Almost 50 years ago, a media thinker and professor named Marshall McLuhan coined the catchphrase “global village.” Today that phrase remains an apt way to characterize not only the Internet, but the ways in which we now locate and communicate with one another through social media. We have become a world of voyeurs, spies, amateur private detectives, and gossips. And Facebook, LinkedIn, Pinterest, and Google Plus have come to serve as our picket fences and binoculars.
We haven’t even begun to comprehend the full communicative and marketing implications of social media. Yet somehow the world we inhabit has become smaller and much less private because we have them at our disposal. Their very existence makes it seem as though someone switched on clusters of floodlights all over the planet. People, institutions, and businesses are all clamoring to be heard (or read) even before they’ve come up with something meaningful to say.
Make no mistake though. Many groups not only have significant and intense messages, but they’ve found ingenious methods by which to promulgate them with social media. A probing article in the MIT Technology Review insightfully compares the unhinging of the Tunisian and Egyptian governments through social media to the efforts of Lenin and Trotsky during the Russian Revolution.
There’s good reason to believe the social media efforts of discontented citizens in the now infamous Arab Spring will tragically lead to replacement autocracies. But there can be little argument that the age of social media is underway. Let’s have a look at four unorthodox social media campaigns conducted by businesses and institutions.
The New York City Police Department
When he entered office this year, New York Mayor Bill de Blasio made no secret that he wanted a more warm and fuzzy police force than the one under his predecessor, Michael Bloomberg. He introduced police reforms to end the stop-and-frisk procedures that black and Latino NYC residents interpreted as arbitrary and racist, thereby aligning his administration with the decision of Shira Scheinlind in the Federal District Court in Manhattan that declared these procedures unconstitutional. As part of a new public relations initiative to improve its image, the NYPD came up with the idea of ordinary citizens posing next to selected police officers on Twitter. The problem came when Twitter users began posting pictures of citizens being beaten by police. Nice try, guys. True, social media campaigns can work instantly; but healing neighborhood wounds takes time.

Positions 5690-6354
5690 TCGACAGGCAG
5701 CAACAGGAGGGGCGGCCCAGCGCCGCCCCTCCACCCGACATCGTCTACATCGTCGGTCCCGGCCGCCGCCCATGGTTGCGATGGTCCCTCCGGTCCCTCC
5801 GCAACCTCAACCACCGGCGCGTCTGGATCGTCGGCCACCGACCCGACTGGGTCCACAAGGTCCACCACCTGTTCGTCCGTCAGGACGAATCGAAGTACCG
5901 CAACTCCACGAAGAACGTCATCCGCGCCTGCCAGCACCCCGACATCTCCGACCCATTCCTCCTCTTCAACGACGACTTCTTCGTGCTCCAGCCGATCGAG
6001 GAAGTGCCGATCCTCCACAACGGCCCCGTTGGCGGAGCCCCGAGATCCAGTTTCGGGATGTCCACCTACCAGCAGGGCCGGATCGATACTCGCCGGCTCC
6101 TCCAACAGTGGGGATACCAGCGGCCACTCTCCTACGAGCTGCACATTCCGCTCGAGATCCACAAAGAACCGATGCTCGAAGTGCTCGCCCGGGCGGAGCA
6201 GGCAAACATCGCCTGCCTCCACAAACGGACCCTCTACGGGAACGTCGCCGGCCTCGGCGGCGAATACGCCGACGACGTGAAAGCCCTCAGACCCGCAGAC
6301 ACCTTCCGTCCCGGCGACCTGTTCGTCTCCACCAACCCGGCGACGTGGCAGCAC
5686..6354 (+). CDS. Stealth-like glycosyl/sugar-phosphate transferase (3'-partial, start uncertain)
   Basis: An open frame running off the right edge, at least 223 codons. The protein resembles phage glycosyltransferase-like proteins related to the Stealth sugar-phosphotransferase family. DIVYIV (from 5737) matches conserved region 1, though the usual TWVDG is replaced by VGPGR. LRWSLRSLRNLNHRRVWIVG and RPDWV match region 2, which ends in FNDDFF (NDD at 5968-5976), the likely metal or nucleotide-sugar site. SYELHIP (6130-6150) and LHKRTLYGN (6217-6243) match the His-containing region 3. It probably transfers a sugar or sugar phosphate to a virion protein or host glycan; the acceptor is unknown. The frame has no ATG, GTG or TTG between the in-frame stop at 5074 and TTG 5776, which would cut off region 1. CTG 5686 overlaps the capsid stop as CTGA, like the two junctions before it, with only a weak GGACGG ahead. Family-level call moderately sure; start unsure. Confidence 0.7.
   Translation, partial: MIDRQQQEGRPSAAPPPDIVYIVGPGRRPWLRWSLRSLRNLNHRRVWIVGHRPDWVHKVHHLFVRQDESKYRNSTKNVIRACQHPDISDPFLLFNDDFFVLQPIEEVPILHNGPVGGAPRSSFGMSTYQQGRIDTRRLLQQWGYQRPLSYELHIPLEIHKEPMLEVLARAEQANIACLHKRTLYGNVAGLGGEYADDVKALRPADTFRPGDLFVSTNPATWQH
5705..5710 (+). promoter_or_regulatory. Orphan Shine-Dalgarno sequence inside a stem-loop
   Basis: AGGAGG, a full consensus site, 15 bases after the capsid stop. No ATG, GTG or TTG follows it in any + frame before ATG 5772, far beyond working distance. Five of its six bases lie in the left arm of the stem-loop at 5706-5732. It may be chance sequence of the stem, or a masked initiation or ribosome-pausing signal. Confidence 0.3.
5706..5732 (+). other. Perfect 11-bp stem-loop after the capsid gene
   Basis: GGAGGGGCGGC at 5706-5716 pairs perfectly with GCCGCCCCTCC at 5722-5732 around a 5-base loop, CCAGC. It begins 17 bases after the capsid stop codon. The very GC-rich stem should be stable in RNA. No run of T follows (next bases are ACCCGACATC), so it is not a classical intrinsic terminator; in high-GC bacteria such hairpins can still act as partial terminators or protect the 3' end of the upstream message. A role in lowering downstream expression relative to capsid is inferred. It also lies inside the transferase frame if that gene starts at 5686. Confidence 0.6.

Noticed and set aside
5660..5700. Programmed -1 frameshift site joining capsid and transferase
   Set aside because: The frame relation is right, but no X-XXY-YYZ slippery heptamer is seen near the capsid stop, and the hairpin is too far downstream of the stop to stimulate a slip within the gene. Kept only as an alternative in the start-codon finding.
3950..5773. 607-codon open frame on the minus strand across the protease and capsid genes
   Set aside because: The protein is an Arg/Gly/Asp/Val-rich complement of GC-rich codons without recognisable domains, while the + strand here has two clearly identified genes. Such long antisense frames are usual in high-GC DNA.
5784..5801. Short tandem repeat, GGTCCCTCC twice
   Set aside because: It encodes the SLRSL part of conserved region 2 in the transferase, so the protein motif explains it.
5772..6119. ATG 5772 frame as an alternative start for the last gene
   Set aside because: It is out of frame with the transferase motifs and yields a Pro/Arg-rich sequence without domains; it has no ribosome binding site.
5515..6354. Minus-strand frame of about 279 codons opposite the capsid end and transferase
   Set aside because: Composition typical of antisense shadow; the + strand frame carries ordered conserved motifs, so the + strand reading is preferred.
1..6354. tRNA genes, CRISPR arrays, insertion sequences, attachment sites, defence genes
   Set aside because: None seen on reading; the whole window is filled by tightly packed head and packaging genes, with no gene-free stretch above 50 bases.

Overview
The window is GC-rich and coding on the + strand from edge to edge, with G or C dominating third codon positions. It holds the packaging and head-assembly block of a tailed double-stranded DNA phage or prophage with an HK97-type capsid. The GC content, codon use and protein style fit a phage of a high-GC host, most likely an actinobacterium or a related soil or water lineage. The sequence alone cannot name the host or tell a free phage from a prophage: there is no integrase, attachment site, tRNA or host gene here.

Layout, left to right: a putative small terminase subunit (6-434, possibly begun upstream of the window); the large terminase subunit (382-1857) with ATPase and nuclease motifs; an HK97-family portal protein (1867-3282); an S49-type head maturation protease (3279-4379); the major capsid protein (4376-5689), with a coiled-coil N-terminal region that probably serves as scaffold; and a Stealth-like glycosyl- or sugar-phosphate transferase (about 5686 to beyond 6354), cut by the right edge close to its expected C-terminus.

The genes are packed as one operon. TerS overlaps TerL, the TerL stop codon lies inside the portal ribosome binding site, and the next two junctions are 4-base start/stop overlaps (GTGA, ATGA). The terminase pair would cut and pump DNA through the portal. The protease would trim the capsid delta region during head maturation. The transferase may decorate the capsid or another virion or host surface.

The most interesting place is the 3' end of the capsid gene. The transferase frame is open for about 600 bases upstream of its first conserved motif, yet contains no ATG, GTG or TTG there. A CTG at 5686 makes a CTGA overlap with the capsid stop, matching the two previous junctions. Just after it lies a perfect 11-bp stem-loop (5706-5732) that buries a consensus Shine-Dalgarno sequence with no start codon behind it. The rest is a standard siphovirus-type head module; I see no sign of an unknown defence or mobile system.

Old-time Religion Gives Way to Digital Devotion
Time was in America, you either had to catch people in church to stir their faith, or gather the flocks in an old-fashioned revival meeting. A recent survey documented that people often lie about how often they attend church.
A non-denominational Christian Church in Pasadena, California has found an answer to the problem. Instead of Bible-thumping and appeals to guilt, this church has created a discussion group based on the previous week’s service. It seems to work, and the old-time religion’s stick has given way the carrot of the new digital age.
Facing the Music Through Facebook
Attendance at classical music concerts has been on the decline for decades, and we’re spawning a generation of kids who prefer Bieber to Beethoven. Mark Newman, vice president of marketing for the Indiana Symphony Orchestra has found a way to turn it all around. In a coordinated effort through Facebook, Twitter, YouTube, and blog postings by the orchestra’s musicians, he’s managed to achieve success, with more than 40% of concertgoers purchasing tickets through email, and triple sales at one special concert series.
One Brazilian retailer is using a novel way to let people know what’s in fashion. Right smack on his garments’ display hangers is a notification that lets shoppers know how many “likes” that particular garment has earned on Facebook.
There you have it. It’s hard to know how big an influence social media will have on institutions, and how big a piece of the marketing pie they’ll claim for businesses. At this juncture, one thing seems clear though. Success in social media will mostly be had like success in most things: careful planning will trump impulse.